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City Council Approves Security Plan For NATO/G8 Protests

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Members of the Coalition Against G8 protest proposed rules for demontrators at the upcoming G8 summit in Chicago. (Credit: Craig Dellimore/WBBM Newsradio)

Members of the Coalition Against G8 protest proposed rules for demontrators at the upcoming G8 summit in Chicago. (Credit: Craig Dellimore/WBBM Newsradio)

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UPDATED 01/18/12 6:14 p.m.

CHICAGO (CBS) — The City Council cast an overwhelming vote on Wednesday to approve tighter rules on parades and protests ahead of the joint NATO and G8 summits in May.

But WBBM Newsradio Political Editor Craig Dellimore reports protest organizers remained opposed to the end and nearly drowned out the roll call vote on the security measures proposed by Mayor Rahm Emanuel.

LISTEN: WBBM Newsradio Political Editor Craig Dellimore reports

Chicago Police officials expect some 10,000 demonstrators when the summits are held.

On Tuesday, Mayor Rahm Emanuel eliminated earlier proposals that would have increased fines on those demonstrators for resisting arrest or obstructing a police officer. He had already agreed to remove the measure protesters found most objectionable – significantly higher fines for resisting arrest. City Hall also modified the mayor’s proposals to tighten restrictions on parades and public demonstrations.

But the changes from Emanuel’s office did not satisfy either protesters or all the aldermen who leaned the other way and worried about keeping the peace during summits which have prompted violent demonstrations in other cities.

As CBS 2 Chief Correspondent Jay Levine reports, protesters jammed the hallway outside council chambers during Wednesday’s council meeting, clamoring for the few seats available inside.

Despite the angry shouts of protesters, the roll call continued, as several protestors were removed, leading the chanting until the vote was final.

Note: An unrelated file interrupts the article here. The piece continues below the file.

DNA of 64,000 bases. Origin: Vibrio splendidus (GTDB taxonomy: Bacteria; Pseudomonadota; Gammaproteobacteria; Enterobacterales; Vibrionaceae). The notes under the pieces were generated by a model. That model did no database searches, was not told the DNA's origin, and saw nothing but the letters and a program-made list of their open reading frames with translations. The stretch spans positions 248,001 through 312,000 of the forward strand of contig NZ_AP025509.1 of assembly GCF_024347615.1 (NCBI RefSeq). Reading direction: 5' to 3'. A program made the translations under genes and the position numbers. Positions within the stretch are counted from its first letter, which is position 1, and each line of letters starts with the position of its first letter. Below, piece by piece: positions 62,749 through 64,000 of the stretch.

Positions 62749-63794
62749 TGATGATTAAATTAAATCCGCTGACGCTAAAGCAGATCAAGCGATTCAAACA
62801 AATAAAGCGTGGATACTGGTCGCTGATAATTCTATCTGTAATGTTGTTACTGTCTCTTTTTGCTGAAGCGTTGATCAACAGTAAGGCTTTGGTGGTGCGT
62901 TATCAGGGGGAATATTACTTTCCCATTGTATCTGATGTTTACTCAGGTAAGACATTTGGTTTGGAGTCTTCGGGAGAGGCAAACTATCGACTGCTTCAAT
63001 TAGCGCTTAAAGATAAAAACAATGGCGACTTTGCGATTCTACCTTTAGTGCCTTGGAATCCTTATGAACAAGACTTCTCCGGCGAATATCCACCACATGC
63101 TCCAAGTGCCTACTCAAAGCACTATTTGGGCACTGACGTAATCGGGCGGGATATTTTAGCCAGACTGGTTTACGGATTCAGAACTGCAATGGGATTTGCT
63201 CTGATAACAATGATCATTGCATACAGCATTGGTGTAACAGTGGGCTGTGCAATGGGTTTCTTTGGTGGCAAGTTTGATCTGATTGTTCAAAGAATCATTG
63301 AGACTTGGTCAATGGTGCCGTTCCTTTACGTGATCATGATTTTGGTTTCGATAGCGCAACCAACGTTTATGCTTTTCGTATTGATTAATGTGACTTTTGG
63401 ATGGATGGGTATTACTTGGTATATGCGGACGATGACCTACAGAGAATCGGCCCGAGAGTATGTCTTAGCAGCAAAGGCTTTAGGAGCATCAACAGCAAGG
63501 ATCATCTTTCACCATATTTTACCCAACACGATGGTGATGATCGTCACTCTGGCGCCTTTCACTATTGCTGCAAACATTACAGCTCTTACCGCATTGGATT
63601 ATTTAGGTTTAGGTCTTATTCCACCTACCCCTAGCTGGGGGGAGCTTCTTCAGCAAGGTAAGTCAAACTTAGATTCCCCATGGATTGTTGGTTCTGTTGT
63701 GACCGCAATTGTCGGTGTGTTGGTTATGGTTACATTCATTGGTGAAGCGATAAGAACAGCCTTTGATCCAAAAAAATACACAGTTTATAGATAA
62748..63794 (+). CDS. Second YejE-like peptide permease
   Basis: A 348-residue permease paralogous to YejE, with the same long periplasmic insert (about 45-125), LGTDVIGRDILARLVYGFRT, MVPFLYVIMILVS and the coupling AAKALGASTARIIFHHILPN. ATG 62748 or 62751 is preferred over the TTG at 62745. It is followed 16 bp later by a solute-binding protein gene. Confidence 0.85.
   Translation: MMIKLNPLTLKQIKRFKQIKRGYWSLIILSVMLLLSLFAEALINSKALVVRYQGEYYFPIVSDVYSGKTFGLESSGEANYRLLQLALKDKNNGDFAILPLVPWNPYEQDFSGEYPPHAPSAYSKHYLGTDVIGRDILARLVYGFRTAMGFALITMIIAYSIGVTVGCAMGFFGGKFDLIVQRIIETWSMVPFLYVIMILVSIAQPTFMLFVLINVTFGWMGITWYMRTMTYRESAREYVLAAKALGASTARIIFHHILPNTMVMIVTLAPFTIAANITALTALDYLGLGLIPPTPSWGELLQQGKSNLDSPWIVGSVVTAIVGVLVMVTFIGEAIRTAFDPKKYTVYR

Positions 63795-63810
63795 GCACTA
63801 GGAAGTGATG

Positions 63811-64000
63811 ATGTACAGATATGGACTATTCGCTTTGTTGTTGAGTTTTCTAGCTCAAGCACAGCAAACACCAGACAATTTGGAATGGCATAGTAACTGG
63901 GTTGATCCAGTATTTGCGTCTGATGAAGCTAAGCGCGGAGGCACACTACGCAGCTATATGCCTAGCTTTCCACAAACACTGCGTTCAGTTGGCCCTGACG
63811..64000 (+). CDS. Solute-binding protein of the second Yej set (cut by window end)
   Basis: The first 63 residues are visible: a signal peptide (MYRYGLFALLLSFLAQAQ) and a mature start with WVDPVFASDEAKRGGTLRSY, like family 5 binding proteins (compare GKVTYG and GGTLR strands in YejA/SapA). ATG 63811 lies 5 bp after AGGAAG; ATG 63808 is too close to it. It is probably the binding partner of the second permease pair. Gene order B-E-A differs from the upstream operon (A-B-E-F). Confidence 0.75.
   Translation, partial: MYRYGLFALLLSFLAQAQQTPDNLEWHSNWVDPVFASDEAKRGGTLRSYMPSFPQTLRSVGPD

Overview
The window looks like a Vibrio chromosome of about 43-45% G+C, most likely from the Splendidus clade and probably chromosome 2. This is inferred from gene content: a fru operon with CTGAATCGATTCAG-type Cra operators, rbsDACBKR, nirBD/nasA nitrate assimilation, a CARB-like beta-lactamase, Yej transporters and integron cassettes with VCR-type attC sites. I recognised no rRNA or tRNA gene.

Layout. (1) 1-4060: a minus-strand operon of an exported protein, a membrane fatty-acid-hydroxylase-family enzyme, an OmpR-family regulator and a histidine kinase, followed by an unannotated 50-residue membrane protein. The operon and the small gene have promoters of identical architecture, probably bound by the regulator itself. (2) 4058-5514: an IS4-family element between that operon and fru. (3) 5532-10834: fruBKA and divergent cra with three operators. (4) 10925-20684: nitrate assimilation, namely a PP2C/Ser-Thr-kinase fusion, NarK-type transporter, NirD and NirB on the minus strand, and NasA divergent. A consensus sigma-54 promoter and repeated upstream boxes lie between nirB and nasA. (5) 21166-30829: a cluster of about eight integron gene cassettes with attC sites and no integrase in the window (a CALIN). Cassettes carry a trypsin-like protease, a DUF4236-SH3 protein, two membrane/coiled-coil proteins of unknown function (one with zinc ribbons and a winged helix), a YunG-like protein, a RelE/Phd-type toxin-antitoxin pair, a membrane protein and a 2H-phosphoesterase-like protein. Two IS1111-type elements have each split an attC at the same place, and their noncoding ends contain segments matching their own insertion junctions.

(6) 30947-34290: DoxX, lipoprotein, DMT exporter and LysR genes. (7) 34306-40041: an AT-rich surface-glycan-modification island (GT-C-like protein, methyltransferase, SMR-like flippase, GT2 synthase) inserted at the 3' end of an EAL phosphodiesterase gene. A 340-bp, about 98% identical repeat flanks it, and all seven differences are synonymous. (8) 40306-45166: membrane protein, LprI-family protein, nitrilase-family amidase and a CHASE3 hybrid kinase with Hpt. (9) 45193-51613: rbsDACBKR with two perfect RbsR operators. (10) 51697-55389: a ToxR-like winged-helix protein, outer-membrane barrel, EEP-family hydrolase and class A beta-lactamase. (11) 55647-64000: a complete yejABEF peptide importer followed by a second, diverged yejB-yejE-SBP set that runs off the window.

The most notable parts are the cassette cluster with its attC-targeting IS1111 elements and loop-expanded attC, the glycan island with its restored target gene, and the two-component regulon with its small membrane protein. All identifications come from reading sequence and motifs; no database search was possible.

In the end, the full City Council approved the security measures in a pair of votes of 45-4 and 41-5.

Among the security measures, aldermen approved an ordinance extending curfews on parks and beaches; granting the mayor emergency no-bid purchasing power for security-related goods and services; and allowing Police Supt. Garry McCarthy to deputize officers from other departments.

Among those voting “no” was Ald. Bob Fioretti (2nd), whose ward includes McCormick Place, the virtual ground zero for summit meetings and protests when the summits are held from May 19 to May 21.

“Quite frankly, on May 17, people ought to leave. If you’re in the perimeter, find other ways. I’m hearing it from everybody left and right in the ward that they’re saying they’re gonna leave town starting probably Wednesday or Thursday (before the summits) and come back on the Tuesday,” Fioretti said. “They’re gonna take an extended stay vacation that weekend.”

Council members had been briefed by top police brass on preparations for the summits, estimating about 10,000 protesters for the summits.

But Fraternal Order of Police President Mike Shields disagreed with that estimate.

“That’s the lowest number I’ve heard yet. I’m hearing from different people that have gone through the training program that have expected 40,000 people to come in,” Shields said.

Deputy Police Supt. Debra Kirby said “10,000 is a number that I’ve seen associated with the last two (similar) events; Toronto and Pittsburgh. … We really won’t know for sure until we’re very close to that event and what we’re planning for right now is to be ready for every eventuality.”

Protest organizers suggested there would be resistance if the City Council approved the security measures pushed by the mayor.

Organizer Andy Thayer said Tuesday if the council approves what he calls rights infringing measures, then “all bets are off” – suggesting more intense protests.

McCarthy shrugged off Thayer’s comment.

“OK, well, that’s what Mr. Thayer said. I mean, I’m not going to even comment on it,” McCarthy said Tuesday. “I’m not willing to bet on anything that’s going to happen. What’s going to happen is that we are going to provide a safe environment to the best of our ability.”

Jeff Frank of the National Lawyers’ Guild said that there are other onerous requirements, particularly on carrying signs.

“One part of this new ordinance is that every sign has to be described in particularity on the permit,” he said.

But Chicago Department of Cultural Affairs and Special Events Commissioner Michelle Boone said Frank’s impression is not correct. The requirement only applies to very large signs.

“The reason for requesting people to, when at all possible, to disclose when signage would have to be larger than one person would carry, is to ensure that the city is able to provide the proper city services,” Boone said.

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